In areas where we've done well, the pressure is on to launch something better and remarkable.
Purple Cow was an enlightening book and gave interesting insights that I've been contemplating on lately. Some of them are:
- Changing user or customer behaviors
Whether we like it or not, some customers tend to outgrow their need for us.
- Seth encourages product creators that instead of adjusting the product to fit to the user, change the user's behavior to make the product work better for them.
- Invest in new products
If a product's future is unlikely to be remarkable, accept that it is a dying product and invest in something new.
- Invest in new products
- Can your product catch on?
When you thought of an a new idea or product, consider:
- How easy is it to spread the idea?
- How often will people pass it on to their friends?
- Does the target market segment mingle or talk to each other?
- Are they close?
- Do they believe each other?
- How reputable are the people who will spread the idea?
- Is the idea a one-time spread or will it keep passing on?
- Find the group that is most profitable
Instead of targeting everyone, choose customers that can deliver the results you like and are able to spread your ideas.
- Competition and underserved market
List competitors who are differentiating themselves through their target market segments. Assess their impact to your niche. Consider launching a product that directly competes with what you are offering.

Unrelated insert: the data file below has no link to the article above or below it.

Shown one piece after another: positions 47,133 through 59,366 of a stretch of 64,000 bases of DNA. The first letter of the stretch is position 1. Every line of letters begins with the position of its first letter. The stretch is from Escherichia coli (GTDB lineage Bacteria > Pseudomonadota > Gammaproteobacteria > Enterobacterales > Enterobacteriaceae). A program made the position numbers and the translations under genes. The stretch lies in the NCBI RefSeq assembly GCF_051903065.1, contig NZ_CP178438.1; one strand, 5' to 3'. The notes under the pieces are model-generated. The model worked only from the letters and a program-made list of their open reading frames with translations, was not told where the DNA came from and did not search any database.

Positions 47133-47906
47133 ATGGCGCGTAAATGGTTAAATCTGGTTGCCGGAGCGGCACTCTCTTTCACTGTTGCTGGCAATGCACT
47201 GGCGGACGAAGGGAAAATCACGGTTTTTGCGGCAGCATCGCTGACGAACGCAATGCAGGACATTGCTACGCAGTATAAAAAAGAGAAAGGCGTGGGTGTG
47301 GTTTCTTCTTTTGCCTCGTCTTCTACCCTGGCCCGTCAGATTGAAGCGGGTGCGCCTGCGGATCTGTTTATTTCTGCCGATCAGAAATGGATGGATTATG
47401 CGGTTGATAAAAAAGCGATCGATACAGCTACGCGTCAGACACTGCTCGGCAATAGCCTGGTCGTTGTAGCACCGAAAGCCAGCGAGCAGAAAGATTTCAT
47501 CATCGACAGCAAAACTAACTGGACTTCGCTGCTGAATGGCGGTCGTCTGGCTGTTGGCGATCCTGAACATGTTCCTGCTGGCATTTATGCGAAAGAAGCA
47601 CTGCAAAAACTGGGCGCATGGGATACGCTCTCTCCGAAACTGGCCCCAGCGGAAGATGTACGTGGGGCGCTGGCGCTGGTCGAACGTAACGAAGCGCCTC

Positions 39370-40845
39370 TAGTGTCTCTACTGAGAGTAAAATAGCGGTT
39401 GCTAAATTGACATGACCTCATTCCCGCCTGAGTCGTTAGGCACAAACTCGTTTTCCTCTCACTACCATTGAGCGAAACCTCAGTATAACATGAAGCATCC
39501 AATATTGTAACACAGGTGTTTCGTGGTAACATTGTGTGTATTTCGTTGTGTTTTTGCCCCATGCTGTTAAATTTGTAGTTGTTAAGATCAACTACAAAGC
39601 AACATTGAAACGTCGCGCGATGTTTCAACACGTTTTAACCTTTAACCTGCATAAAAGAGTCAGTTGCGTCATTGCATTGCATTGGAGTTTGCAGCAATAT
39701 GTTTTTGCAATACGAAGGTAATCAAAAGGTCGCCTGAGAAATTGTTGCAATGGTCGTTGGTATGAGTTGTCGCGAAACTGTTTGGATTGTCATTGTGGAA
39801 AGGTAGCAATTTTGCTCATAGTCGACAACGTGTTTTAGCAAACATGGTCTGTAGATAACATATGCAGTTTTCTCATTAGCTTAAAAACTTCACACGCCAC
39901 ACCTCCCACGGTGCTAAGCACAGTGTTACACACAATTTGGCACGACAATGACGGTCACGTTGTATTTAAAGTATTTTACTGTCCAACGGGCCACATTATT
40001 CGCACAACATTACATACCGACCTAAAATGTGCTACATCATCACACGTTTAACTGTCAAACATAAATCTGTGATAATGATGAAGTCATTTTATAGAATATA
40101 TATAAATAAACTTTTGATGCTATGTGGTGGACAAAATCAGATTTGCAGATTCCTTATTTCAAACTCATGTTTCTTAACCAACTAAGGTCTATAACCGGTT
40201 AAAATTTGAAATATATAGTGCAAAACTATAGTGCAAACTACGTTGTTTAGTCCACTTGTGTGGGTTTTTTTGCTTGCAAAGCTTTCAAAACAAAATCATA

- Lead by being different
Explore ways where you can attain leadership by being different with what you do or offer.
- Give marketing budget to designers.
I'm thinking. If publishing 1000 books would cost P150,000, if I give that to designers who can launch something new and cool to compliment my site, what can possibly happen?
- Measure for growth
Whether an initiative works or not will depend if you regularly measure performance.
- The opposite of remarkable is very good
This is hard. It means I have to stop being contented by doing very good.
- What can you do for customers that loves what you do?
Taking care of existing customers can be a big challenge as some of us tend to get busy in getting new ones or we began taking them for granted.
- Where does your product end and marketing hype begins?
I think this is a double edged sword or for start-ups, either one gets compromised.
- Make a truthful positioning slogan worth passing on.
- Create a business card worth passing on.
This includes having vital information at the back of it.
- Do you want to grow? Have you test your product, service, market limits?